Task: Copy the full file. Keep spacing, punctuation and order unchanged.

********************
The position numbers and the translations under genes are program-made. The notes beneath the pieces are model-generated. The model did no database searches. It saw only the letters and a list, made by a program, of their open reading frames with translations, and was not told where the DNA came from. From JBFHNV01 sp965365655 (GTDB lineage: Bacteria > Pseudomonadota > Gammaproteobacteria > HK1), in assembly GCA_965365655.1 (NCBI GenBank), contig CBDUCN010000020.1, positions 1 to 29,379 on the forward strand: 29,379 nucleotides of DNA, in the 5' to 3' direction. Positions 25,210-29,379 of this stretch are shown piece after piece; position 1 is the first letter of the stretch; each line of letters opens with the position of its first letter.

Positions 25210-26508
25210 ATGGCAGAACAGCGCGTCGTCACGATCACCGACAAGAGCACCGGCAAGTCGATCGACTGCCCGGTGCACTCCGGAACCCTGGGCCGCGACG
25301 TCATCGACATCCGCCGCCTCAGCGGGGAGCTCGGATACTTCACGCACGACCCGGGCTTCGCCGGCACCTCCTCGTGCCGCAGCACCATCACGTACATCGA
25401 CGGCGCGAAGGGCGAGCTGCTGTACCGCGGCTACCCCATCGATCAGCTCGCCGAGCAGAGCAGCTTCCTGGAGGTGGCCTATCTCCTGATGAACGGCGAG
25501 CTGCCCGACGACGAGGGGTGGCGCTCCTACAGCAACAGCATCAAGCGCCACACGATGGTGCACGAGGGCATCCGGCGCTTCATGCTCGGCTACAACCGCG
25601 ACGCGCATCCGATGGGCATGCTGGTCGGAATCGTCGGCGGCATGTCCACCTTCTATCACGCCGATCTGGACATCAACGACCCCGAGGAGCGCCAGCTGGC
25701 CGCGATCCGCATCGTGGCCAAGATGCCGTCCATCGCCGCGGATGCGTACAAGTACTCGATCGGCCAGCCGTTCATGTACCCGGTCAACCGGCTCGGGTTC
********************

The position numbers and the translations under genes are program-made. The notes beneath the pieces are model-generated. The model did no database searches. It saw only the letters and a list, made by a program, of their open reading frames with translations, and was not told where the DNA came from. From JBFHNV01 sp965365655 (GTDB lineage: Bacteria > Pseudomonadota > Gammaproteobacteria > HK1), in assembly GCA_965365655.1 (NCBI GenBank), contig CBDUCN010000020.1, positions 1 to 29,379 on the forward strand: 29,379 nucleotides of DNA, in the 5' to 3' direction. Positions 25,210-29,379 of this stretch are shown piece after piece; position 1 is the first letter of the stretch; each line of letters opens with the position of its first letter.

Positions 25210-26508
25210 ATGGCAGAACAGCGCGTCGTCACGATCACCGACAAGAGCACCGGCAAGTCGATCGACTGCCCGGTGCACTCCGGAACCCTGGGCCGCGACG
25301 TCATCGACATCCGCCGCCTCAGCGGGGAGCTCGGATACTTCACGCACGACCCGGGCTTCGCCGGCACCTCCTCGTGCCGCAGCACCATCACGTACATCGA
25401 CGGCGCGAAGGGCGAGCTGCTGTACCGCGGCTACCCCATCGATCAGCTCGCCGAGCAGAGCAGCTTCCTGGAGGTGGCCTATCTCCTGATGAACGGCGAG
25501 CTGCCCGACGACGAGGGGTGGCGCTCCTACAGCAACAGCATCAAGCGCCACACGATGGTGCACGAGGGCATCCGGCGCTTCATGCTCGGCTACAACCGCG
25601 ACGCGCATCCGATGGGCATGCTGGTCGGAATCGTCGGCGGCATGTCCACCTTCTATCACGCCGATCTGGACATCAACGACCCCGAGGAGCGCCAGCTGGC
25701 CGCGATCCGCATCGTGGCCAAGATGCCGTCCATCGCCGCGGATGCGTACAAGTACTCGATCGGCCAGCCGTTCATGTACCCGGTCAACCGGCTCGGGTTC